From The National Post.
Barbara Kay: Swiss right on minarets
These emotional reactions obscure a crucial point about minarets, and all other tall, pointy architectural symbols that draw the eye upward. Like the Twin Towers for example. Whether they are religious or secular in conception, structures that physically dominate the landscape by means of height send a message to observers – and nobody can choose *not* to observe them – that what the structure stands for is a dominant cultural force in people’s lives. The twin Towers stood for the dominant role of capitalism and commercial hegemony that is a point of pride for Americans. That is precisely why they were chosen as targets for destruction.
Churches were built with steeples so that everyone in the surrounding landscape could find their way to them. They were always situated as the central point of a town. People flocked to them on Sundays. The steeple was a natural expression of unified opinion as to what the ruling belief was for the townspeople. That is part of our western heritage and our national histories.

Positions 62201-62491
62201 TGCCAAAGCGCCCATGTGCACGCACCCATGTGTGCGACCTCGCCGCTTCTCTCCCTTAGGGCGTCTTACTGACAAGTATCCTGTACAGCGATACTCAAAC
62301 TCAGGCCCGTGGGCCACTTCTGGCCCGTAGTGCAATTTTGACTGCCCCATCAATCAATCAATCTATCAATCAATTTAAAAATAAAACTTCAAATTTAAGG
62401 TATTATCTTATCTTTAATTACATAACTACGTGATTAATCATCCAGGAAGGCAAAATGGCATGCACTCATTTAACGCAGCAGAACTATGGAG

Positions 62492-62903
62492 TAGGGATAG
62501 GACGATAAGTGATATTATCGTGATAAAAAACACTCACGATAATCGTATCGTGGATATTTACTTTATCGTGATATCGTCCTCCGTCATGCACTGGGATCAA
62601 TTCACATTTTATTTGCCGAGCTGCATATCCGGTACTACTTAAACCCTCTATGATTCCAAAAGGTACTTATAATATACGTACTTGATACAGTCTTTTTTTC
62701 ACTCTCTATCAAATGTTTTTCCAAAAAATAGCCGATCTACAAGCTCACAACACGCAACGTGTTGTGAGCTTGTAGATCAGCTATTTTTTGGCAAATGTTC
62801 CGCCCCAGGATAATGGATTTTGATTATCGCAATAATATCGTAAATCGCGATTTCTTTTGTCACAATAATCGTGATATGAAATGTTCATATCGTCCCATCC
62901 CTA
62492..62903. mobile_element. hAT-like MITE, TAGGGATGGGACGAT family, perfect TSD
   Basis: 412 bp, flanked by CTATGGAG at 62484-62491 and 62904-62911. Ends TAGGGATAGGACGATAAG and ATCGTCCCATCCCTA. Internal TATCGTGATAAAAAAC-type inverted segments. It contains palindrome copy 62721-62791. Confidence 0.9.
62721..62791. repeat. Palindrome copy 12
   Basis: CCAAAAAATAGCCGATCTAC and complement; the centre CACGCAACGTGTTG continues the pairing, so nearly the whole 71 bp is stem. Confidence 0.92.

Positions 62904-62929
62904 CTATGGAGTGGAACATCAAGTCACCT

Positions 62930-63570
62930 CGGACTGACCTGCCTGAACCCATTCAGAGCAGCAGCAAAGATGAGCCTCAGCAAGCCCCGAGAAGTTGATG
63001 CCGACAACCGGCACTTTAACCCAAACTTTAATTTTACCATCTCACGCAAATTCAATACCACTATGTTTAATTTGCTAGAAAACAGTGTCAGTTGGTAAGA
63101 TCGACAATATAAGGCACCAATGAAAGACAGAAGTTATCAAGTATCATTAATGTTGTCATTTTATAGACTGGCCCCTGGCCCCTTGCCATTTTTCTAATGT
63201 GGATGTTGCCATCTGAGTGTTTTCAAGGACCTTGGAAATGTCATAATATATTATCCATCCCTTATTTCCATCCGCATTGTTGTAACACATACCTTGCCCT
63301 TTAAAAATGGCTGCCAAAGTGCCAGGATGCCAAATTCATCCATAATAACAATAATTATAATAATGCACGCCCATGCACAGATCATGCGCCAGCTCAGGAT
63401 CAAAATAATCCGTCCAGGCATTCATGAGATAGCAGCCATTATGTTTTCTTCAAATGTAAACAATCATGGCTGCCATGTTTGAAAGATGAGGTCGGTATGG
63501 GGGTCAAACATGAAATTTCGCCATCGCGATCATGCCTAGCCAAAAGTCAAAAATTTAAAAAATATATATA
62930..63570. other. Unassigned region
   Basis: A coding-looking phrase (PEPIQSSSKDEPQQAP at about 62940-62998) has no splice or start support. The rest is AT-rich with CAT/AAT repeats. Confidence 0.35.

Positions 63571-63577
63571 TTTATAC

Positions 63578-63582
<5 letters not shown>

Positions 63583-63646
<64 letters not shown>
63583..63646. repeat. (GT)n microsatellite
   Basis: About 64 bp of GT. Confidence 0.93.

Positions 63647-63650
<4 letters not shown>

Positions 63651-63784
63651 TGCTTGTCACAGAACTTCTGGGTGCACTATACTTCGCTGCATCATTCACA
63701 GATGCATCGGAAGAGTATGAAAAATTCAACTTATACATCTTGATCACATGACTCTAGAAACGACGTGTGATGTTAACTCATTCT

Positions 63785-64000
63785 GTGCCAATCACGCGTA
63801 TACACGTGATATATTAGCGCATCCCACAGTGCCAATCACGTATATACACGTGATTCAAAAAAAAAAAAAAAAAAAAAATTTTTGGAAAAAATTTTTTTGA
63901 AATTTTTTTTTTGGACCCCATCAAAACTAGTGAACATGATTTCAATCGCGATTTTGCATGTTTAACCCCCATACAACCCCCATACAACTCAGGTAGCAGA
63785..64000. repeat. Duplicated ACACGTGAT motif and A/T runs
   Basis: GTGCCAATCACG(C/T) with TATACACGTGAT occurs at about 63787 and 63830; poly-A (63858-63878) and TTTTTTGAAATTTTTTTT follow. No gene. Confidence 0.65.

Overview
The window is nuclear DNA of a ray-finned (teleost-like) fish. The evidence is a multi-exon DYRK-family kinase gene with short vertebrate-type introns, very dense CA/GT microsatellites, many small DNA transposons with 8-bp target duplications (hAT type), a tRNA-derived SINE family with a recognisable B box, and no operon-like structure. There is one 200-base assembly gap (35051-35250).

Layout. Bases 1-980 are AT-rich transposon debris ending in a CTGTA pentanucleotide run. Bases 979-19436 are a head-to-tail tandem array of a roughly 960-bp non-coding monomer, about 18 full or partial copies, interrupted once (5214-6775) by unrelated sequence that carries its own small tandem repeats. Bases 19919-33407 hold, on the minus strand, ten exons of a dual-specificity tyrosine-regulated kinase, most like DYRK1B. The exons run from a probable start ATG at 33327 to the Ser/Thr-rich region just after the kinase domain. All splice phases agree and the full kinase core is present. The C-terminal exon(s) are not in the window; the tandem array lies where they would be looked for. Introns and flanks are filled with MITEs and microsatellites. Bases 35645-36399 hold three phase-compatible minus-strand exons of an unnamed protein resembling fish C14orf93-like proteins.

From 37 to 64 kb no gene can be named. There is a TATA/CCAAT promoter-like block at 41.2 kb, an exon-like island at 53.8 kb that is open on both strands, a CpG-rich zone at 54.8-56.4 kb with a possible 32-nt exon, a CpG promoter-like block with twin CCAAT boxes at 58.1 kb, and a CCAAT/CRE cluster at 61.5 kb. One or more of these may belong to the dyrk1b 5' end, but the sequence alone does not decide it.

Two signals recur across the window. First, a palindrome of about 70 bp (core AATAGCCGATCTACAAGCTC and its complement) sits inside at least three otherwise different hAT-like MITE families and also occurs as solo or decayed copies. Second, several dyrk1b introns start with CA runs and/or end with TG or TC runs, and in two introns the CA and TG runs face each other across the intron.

But who is building churches today with this message of dominance and cultural importance? Look around. Churches and synagogues are no taller than their surrounding neighbours. That too is a message.
Switzerland is not banning mosques, in which religious activity and observance takes place. They have banned what in Islamic countries is very well understood as a symbol of cultural dominance.
You will not find church steeples in Muslim countries. No other religious symbol would ever be allowed to challenge the dominance of Islam. Minarets in western countries are meant as a statement of cultural challenge: They say in their own tangible and unavoidable way, “Islam is the religion you must literally look up to.” A landscape dotted with multiple replications of this message would create a psychologically intimidating atmosphere for non-Muslims. The Swiss were right to nip this thorny flower in the bud.